In anticipation of a busy summer of hiking and biking, I decided it was time for a spring shakedown so recruited a couple friends to bike out to Alouette Lake in Golden Ears Provincial Park on the weekend of April 18th for an overnight trip.
We left around 2pm on Saturday and chose to follow the Central Valley Greenway out through Burnaby to New West. This route comes highly recommended by other cyclists but thanks to some poor planning on our part (and maybe some missing signage) we got off track and had to detour around the South side of Burnaby Lake on a gravel path. But we reconnected with the route at the end of the lake and made good time out to New West.
After New West the dedicated bike route ends and we spent some time in some fairly heavy traffic along United Blvd and Mary Hill Bypass. Luckily you can detour off MHB along Argue St and Kebet Way until you get to the Pitt River Bridge and it’s not a bad ride. On the whole the route is very flat for Vancouver and other than the area around the Port Mann Bridge nicely separated from the worst traffic.
Once in Pitt Meadows we followed Old Dewdney Trunk Rd East towards Maple Ridge. Most of the way there’s a nice shoulder and while there was a fair amount of traffic drivers were generally pretty courteous of us. We made great time on the flat roads and enjoyed the views of farmland and the mountains fast approaching.
We stopped at the Black Sheep Pub on 232 St (just a bit South of our route) for an early dinner around 5pm. A very popular spot and we were lucky to get a table before the dinner rush. Predictably there was no safe place to lock up our bikes, so we just locked them together and sat by a window where we could keep an eye on them.
Back on the road by 7, it was a steady climb up Fern Crescent and the Golden Ears Parkway to the lake. The grades weren’t nearly as steep as we’d feared and even with gear we made great time up to the campground. Even early in the season it was fairly crowded with RVs but we found an empty site and had a great evening around the campfire. Total for the day ~60km.
The next morning we were on the road around 10am. We decided that since we hadn’t enjoyed the section of yesterday’s route through Port Coquitlam that we would take an alternate route through Surrey. This was a mistake! Not only did we add an extra bridge to our trip, but it turns out there’s a big hill right in the middle of Surrey that we didn’t know existed.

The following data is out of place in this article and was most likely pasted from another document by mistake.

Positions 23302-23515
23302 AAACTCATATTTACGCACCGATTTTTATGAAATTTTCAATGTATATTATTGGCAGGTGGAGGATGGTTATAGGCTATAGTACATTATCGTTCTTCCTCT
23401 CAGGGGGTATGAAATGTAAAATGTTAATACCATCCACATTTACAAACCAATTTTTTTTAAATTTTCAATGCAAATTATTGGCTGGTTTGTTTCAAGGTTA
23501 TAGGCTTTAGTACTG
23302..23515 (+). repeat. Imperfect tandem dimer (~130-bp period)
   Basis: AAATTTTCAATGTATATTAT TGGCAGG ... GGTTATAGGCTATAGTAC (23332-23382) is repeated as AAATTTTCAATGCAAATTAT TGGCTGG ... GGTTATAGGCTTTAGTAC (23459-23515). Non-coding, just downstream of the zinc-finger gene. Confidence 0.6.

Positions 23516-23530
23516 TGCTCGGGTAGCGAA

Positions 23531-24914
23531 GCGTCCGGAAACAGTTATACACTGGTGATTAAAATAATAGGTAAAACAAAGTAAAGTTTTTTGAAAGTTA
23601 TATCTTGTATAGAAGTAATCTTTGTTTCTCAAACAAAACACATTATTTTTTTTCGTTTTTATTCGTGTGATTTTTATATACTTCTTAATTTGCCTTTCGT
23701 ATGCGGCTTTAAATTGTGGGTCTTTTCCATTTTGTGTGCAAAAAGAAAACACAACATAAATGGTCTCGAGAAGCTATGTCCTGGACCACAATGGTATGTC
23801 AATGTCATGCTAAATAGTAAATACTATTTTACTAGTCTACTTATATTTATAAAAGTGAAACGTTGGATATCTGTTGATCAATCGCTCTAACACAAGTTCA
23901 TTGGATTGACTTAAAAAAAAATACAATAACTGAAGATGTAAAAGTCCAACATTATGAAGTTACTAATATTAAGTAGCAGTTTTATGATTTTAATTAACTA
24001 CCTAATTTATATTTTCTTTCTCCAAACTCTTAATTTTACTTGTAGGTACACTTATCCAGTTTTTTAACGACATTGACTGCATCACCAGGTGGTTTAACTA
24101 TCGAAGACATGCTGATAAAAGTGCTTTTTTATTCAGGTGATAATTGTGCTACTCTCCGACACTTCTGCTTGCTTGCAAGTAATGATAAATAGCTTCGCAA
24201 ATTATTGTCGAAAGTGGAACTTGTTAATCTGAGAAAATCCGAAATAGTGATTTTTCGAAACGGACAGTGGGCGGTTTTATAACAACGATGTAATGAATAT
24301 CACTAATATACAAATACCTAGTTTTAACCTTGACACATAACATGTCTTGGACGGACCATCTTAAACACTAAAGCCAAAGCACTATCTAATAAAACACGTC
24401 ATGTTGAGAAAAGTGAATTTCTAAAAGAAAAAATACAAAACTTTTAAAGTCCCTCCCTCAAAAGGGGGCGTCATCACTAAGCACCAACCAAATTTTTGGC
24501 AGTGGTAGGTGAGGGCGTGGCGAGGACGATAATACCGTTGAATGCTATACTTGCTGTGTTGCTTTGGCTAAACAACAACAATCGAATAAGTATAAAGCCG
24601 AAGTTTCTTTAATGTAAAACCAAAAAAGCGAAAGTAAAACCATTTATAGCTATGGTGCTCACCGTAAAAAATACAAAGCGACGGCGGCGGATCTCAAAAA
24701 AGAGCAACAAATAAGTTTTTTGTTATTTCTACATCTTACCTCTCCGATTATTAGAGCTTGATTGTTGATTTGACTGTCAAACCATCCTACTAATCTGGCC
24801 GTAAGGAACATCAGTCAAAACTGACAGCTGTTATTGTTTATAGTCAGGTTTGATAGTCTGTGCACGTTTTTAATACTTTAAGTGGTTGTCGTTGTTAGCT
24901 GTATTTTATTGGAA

The first stretch, through Maple Ridge to Golden Ears Bridge was easy, especially the long bomb down the parkway to leave the park. The local street bikeways through Maple Ridge are fairly well marked and similar to Vancouver’s network.
Once across the bridge and into Surrey it was a different story. It took us a while to get our bearings since the signs were not at all clear for bikes. We’d chosen a route parallel to 96th Ave that was parked on our bike map as an off street bikeway. It turned out to be a thin park which follows a gas pipeline right-of-way. It was basically all uphill until we reached Green Timbers urban forest, and with a hot sun (and no sunscreen) we were all feeling a little pooped. Don’t take this route if you don’t have to. A flatter on-road route would have been better.
We turned briefly onto Fraser Hwy and then onto Whalley Blvd and followed the urban bike route to the Patullo Bridge. The Patullo is not fun! All I knew about it beforehand was that it was only 4 lanes and that biking was allowed on the sidewalk so I figured it wouldn’t be that bad. But the traffic was fast and the sidewalk was thin and a little mistake would have sent us into traffic. So we all just put our heads down and powered through until we got to the other side safely.
Back in New West, we had the option to go back along the Central Valley Greenway or follow the Expo Line along the BC Parkway route. We’d heard not-great things about the BC Parkway so opted to head North and re-trace our steps. A warning to future travellers: there is a section of the bike route through New West the tells you to take a right up a steep hill on Cumberland St instead of continuing to follow Columbia. Don’t take this turn! Stay on Columbia and you’ll reconnect with the bike route in a block without have to climb an unnecessary hill.
After that it was smooth sailing and this time managed to properly follow the Greenway the whole way. I was home by about 4:30 after about 75 km of cycling.
This is a great overnighter out of Vancouver! It would be nice if there was a good alternate route so you didn’t have to come back exactly the way you came. The South Fraser Perimeter Road is a possibility which I’ve heard is decent for cyclists but still would require crossing the Patullo or adding a 3rd bridge to go through Richmond. Maybe next time!